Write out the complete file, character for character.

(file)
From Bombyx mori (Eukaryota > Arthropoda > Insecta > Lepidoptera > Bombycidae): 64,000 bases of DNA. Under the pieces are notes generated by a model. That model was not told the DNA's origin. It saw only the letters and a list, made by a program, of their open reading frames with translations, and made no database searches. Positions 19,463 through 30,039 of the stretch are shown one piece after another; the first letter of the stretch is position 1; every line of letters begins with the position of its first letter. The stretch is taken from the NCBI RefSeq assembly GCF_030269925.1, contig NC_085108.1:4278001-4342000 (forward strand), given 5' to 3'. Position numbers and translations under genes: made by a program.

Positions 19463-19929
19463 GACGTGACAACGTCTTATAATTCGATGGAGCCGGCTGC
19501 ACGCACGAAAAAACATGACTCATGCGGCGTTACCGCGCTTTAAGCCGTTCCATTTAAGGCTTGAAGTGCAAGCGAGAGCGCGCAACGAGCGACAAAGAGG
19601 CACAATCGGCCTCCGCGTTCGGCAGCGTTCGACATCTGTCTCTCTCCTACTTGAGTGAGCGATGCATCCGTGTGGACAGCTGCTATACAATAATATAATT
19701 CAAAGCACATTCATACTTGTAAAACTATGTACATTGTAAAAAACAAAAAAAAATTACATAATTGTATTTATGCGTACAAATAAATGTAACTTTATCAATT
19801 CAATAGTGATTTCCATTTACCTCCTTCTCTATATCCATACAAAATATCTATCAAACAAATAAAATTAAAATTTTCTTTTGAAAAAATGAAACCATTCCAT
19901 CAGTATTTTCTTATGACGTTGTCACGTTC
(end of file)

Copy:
From Bombyx mori (Eukaryota > Arthropoda > Insecta > Lepidoptera > Bombycidae): 64,000 bases of DNA. Under the pieces are notes generated by a model. That model was not told the DNA's origin. It saw only the letters and a list, made by a program, of their open reading frames with translations, and made no database searches. Positions 19,463 through 30,039 of the stretch are shown one piece after another; the first letter of the stretch is position 1; every line of letters begins with the position of its first letter. The stretch is taken from the NCBI RefSeq assembly GCF_030269925.1, contig NC_085108.1:4278001-4342000 (forward strand), given 5' to 3'. Position numbers and translations under genes: made by a program.

Positions 19463-19929
19463 GACGTGACAACGTCTTATAATTCGATGGAGCCGGCTGC
19501 ACGCACGAAAAAACATGACTCATGCGGCGTTACCGCGCTTTAAGCCGTTCCATTTAAGGCTTGAAGTGCAAGCGAGAGCGCGCAACGAGCGACAAAGAGG
19601 CACAATCGGCCTCCGCGTTCGGCAGCGTTCGACATCTGTCTCTCTCCTACTTGAGTGAGCGATGCATCCGTGTGGACAGCTGCTATACAATAATATAATT
19701 CAAAGCACATTCATACTTGTAAAACTATGTACATTGTAAAAAACAAAAAAAAATTACATAATTGTATTTATGCGTACAAATAAATGTAACTTTATCAATT
19801 CAATAGTGATTTCCATTTACCTCCTTCTCTATATCCATACAAAATATCTATCAAACAAATAAAATTAAAATTTTCTTTTGAAAAAATGAAACCATTCCAT
19901 CAGTATTTTCTTATGACGTTGTCACGTTC